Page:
1. Mother, rock the cradle of your pretty child. What is the cradle made of, and what are its tassels made of ? The cradle is made of sandalwood, its tassels are of silk. Some Gaolin (milkwoman) has overlooked the child, he vomits up his milk. Dasoda ^ shall wave salt and mustard round his head, and he shall play in my lap. My baby is making little steps. O Sunar, bring him tinkling anklets ! The Sunar shall bring anklets for him, and my child will go to the garden and there we will eat oranges and lemons. 2. My Krishna's tassel is lost, Tell me, some one, where it is. My child is angry and will not come into my arms. The tears are falling from his eyes like blossoms from the bela 2 flower. He has bangles on his wrists and anklets on his feet, on his head a golden crown and round his waist a silver chain.

The jliumri or tassel referred to above is a tassel adorned with cowries and hung from the top of the cradle so that the child may keep his eyes on it while the cradle is being rocked. 3. Sleep, sleep, my little baby ; I will wave my hands round your head ^ on the banks of the Jumna, I have cooked hot cakes for you and put butter in them ; all the night you lay awake, now take your fill of sleep. The little mangoes are hanging on the tree ; the rope is in the well ; sleep thou till I go and come back with water. I will hang your cradle on the banyan tree, and its rope to the pipal tree ; I will rock my darling gently so that the rope shall never break.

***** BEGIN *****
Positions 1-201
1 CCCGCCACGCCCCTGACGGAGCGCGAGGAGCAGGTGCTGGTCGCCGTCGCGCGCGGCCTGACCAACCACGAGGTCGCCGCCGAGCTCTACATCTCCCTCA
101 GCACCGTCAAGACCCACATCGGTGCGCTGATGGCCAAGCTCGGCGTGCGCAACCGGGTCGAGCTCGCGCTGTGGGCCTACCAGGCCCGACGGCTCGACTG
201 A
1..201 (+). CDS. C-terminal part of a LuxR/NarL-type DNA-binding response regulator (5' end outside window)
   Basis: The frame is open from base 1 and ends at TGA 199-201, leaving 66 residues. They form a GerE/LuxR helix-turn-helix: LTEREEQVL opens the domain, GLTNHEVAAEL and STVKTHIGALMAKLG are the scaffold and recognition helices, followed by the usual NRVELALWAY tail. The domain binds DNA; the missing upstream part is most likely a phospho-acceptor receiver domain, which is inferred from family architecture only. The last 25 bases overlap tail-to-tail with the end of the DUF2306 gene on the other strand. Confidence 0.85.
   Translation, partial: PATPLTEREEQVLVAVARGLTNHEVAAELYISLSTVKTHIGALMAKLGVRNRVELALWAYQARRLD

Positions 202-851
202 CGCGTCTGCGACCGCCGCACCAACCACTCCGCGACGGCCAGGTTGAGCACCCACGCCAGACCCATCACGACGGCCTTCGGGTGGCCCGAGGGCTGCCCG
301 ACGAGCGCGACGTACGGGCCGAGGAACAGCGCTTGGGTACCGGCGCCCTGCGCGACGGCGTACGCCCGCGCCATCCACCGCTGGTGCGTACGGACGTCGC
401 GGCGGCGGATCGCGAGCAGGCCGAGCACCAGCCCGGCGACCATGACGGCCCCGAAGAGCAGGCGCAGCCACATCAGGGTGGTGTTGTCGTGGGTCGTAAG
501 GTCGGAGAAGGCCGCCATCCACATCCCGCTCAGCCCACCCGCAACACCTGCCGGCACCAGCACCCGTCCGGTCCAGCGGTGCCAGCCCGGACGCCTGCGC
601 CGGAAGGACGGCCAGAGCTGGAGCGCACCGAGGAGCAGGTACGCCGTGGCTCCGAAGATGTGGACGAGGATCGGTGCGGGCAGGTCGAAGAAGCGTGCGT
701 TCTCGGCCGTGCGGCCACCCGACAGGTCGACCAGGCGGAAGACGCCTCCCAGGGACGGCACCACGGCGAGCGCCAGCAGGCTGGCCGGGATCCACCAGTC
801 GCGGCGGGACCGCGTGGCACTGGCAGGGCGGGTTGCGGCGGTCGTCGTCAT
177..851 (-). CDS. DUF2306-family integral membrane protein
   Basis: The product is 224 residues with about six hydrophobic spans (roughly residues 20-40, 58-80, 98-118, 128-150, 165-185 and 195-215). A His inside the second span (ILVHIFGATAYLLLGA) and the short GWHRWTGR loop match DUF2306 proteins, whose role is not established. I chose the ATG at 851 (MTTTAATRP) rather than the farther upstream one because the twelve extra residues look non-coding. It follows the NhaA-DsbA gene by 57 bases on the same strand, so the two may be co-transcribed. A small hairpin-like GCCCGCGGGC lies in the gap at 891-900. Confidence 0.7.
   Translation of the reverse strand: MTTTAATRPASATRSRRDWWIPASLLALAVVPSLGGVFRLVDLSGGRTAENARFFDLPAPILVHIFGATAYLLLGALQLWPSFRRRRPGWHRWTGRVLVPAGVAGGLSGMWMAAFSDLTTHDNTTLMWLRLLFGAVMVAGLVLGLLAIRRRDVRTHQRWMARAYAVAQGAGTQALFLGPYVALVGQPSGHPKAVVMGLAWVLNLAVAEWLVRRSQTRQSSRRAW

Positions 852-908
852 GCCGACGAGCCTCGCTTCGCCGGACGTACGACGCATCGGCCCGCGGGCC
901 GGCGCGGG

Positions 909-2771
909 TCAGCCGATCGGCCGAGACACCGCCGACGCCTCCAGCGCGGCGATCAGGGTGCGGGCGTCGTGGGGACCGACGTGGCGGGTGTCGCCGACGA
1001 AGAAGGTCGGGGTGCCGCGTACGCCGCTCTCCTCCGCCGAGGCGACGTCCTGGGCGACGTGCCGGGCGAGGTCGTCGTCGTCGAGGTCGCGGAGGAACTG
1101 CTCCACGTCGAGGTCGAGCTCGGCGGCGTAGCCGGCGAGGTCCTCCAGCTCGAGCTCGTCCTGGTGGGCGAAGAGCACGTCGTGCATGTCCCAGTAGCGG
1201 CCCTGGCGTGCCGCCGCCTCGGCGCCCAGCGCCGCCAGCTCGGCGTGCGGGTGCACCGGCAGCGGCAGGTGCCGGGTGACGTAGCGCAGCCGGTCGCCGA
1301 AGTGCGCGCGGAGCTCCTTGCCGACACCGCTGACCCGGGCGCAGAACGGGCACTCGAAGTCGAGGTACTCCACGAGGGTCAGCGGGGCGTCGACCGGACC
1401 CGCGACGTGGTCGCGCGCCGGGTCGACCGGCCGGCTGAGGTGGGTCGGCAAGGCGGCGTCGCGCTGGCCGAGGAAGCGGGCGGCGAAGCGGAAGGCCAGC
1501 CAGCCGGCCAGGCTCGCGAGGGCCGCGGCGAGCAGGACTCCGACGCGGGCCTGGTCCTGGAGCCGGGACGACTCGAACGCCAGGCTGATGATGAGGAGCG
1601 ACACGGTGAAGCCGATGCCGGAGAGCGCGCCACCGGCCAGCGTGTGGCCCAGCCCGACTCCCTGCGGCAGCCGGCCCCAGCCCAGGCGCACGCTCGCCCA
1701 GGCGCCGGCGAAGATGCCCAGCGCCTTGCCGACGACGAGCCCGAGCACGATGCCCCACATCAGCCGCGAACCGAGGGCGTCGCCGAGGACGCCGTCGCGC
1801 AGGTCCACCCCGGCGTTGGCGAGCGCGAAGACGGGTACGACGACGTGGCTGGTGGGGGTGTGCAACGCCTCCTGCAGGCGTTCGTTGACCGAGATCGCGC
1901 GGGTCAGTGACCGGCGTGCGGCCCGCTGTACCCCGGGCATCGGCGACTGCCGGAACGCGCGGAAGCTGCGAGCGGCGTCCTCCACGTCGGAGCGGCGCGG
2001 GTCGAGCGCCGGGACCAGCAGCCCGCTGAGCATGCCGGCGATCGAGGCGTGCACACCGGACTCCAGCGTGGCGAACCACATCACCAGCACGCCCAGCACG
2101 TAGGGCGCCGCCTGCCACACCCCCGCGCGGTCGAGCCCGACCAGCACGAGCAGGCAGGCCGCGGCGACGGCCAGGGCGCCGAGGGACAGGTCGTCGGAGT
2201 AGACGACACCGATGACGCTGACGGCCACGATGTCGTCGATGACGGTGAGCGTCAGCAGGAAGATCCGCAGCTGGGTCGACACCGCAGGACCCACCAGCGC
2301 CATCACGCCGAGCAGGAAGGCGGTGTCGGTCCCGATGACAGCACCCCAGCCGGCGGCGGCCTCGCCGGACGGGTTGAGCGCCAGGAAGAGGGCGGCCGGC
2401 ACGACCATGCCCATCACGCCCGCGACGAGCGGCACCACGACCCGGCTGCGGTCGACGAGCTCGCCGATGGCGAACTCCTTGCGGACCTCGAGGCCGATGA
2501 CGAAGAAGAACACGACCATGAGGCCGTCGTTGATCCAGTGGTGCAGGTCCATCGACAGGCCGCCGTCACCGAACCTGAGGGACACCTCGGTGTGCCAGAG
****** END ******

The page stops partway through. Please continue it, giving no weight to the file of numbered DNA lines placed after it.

The last song may be given in the vernacular as a specimen : 4. Ram kl Chireya, Ram ko khet. Khaori Chireya, bhar, bhar pet. Tan jnuttaiydn khd lao khet., Agao, labra^ gCili detj Knhe ko, /abra, gdli dej Ap?ii bhiiniia gin, gin le. or — The field is Rama's, the little birds are Rama's ; O birds, eat your fill ; the little birds have eaten up the corn. ' Krishna's mother. to the ordinary observer who sees a Hindu child crying. ^ Little white flowers like jasmine. ^ Tori balayaii hnin. For explana- This simile would be unlikely to occur tion see above.

The surly farmer has come to the field and scolds them ; the little birds say, 'O farmer, why do you scold us? count your ears of maize, they are all there.'

This song commemorates a favourite incident in the life of Tuisi Das, the author of the Ramayana, who when he was a Httle boy was once sent by his guru to watch the crop. But after some time the guru came and found the field full of birds eating the corn and Tulsi Das watching them. When asked why he did not scare them away, he said, ' Are they not as much the creatures of Rama as I am ? how should I deprive them of food ? ' The Chitaris pursue their old trade, principally in Nagpur 6. Occupa- city, where the taste for wall-paintings still survives ; and "°"' they decorate the walls of houses with their crude red and blue colours. But they have now a number of other avoca- tions.